THE second running of an event which commemorated the achievements of a legendary motorsport family has been hailed as a "different level".

Last weekend, former world champions travelled to Knockhill Racing Circuit for the McRae Rally Challenge, joining three generations of the family to celebrate their legacy within the sport.

The two-day spectacular had been due initially to run in 2020 to mark 25 years since the late Colin McRae, who died in 2007, became Britain's first World Rally Championship (WRC) winner, only for it to be postponed due to COVID-19.

VIDEO: Watch as Knockhill renamed

However, it took place on Saturday and Sunday, with Colin's father, Jimmy, a five-time British Rally Championship winner in his own right, taking part alongside son and Colin's brother, Alister, British champion in 1995, and Alister's son, Max, a rising star in rallying.

The trio went head-to-head for the first time in a packed field of entrants, which included a raft of Scottish and British competitors, as well as former world champions Derek Ringer, who was Colin's co-driver in 1995; Phil Mills, Louise Aitken-Walker and Tina Thorner, as well as Olympic cycling legend, and friend of the McRae family, Sir Chris Hoy, who made his rallying debut.

In addition, fans at Scotland's national motorsport centre were treated to track parades, demonstrations from the star guests, which included current World Rally Championship star Elfyn Evans, who was supporting his father, Gwyndaf, on-stage interviews and the chance to view up close iconic cars, include a large collection of those driven by Colin.

Preceding the main action, on Friday, members of the McRae family were on track as 'Duffus Dip' – the first corner on the circuit – was renamed 'McRae Corner', with the ribbon cut by Max McRae and Hollie McRae while driving the famous Subaru L555BAT rally car.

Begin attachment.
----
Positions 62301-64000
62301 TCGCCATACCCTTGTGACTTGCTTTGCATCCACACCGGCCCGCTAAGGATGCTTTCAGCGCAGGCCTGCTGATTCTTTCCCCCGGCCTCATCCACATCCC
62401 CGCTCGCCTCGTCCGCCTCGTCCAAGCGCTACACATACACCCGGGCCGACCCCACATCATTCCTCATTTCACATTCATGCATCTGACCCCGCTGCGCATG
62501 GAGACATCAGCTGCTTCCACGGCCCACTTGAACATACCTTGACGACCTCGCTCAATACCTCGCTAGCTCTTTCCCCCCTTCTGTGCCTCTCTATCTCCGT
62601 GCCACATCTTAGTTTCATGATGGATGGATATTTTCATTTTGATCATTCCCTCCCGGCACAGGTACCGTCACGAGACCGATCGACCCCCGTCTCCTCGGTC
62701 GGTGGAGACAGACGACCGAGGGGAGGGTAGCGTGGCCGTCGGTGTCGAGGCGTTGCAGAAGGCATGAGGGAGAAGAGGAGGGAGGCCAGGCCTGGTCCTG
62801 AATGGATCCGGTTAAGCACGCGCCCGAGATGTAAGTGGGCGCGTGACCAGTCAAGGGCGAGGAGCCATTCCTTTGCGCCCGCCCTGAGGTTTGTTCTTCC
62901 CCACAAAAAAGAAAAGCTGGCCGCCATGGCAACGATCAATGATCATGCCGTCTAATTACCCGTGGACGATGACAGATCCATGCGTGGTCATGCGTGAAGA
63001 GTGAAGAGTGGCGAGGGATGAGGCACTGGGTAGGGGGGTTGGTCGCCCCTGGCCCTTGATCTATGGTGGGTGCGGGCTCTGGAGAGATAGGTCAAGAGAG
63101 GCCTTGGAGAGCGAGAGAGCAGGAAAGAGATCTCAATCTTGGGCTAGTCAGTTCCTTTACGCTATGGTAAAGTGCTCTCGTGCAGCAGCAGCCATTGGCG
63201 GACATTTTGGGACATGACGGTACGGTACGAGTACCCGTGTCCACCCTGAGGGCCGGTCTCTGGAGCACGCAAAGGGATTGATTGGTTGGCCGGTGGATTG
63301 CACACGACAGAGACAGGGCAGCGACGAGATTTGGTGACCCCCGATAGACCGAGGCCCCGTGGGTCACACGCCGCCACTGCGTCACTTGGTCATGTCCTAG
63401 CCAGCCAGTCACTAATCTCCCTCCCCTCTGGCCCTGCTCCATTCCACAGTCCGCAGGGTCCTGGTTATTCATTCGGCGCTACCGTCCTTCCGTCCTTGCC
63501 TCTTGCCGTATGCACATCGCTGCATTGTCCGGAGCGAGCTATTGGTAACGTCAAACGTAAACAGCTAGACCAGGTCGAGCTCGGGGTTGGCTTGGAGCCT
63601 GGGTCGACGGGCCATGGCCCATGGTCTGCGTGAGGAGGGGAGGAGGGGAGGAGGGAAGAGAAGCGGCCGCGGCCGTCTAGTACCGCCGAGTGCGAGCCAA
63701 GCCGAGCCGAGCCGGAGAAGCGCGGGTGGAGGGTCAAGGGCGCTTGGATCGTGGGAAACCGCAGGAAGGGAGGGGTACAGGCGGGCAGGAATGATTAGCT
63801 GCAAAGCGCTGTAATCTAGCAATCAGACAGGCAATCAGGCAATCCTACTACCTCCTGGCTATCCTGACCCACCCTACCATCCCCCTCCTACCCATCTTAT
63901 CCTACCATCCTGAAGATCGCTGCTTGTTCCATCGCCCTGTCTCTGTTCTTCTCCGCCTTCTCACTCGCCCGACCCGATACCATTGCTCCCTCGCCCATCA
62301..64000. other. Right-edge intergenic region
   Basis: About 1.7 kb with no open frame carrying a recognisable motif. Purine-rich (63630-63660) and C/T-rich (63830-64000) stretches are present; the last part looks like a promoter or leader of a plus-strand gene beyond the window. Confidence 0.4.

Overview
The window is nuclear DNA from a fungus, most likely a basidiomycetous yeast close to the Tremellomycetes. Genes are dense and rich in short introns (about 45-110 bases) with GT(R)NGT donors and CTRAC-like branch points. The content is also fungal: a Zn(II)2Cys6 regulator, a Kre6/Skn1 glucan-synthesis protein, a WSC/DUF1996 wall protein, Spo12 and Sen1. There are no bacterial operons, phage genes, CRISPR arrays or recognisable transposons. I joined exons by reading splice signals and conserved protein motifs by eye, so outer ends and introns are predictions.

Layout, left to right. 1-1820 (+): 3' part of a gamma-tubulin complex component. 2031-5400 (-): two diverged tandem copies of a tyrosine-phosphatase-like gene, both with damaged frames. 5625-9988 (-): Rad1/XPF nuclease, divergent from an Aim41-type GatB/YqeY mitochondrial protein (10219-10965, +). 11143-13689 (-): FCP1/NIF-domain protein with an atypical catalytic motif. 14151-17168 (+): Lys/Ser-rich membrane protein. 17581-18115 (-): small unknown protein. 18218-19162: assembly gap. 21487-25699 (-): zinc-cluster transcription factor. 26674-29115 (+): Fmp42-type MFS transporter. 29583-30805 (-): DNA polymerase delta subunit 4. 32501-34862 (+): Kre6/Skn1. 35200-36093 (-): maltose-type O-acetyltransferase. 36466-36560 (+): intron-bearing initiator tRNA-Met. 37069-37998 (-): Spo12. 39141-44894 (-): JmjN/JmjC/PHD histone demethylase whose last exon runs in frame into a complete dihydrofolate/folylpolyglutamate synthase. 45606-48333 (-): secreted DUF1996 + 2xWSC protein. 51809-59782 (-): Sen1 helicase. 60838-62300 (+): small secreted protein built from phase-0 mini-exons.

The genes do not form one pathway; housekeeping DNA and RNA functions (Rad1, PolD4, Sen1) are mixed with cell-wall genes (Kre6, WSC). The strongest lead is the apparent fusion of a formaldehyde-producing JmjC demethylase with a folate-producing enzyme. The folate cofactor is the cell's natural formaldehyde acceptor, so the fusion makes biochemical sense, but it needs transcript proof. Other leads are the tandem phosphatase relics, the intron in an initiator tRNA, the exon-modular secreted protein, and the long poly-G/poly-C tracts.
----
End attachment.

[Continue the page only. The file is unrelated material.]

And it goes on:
Knockhill director of events Stuart Gray said: "2015 (the year of the first McRae Rally Challenge) was a special event but this year's was a different level.

"One person involved in rally, who has been for 20 years, said he doesn't think there's been any other event in the world like it for the camaraderie, atmosphere and friendships in the paddock.

"It's hard to put into words. It has been just been amazing but we couldn't do it without the full involvement of the McRae family.

"Our link with the family goes back 35 years. It's been a long-standing relationship between the McRaes and Knockhill so it seemed only fitting that, with the whole family present, we put the seal on that relationship."

Max, who placed seventh in the rally on his Knockhill debut, said on social media that it was an "honour to do some donuts McRae style" during a parade lap, alongside sister Emmie, while Sir Chris added that it was "such a privilege" to have taken part and that he was "still buzzing from my first proper experience of rallying".

Garry Pearson and Ross Kirk were crowned winners of the rally, with Sam Pattison and Paula Swinsoe taking the junior title, while a total of £11,000 – which was still rising when the Press went to print – was also raised for Maggie's Centres through the sale of limited edition McRae tribute trucks.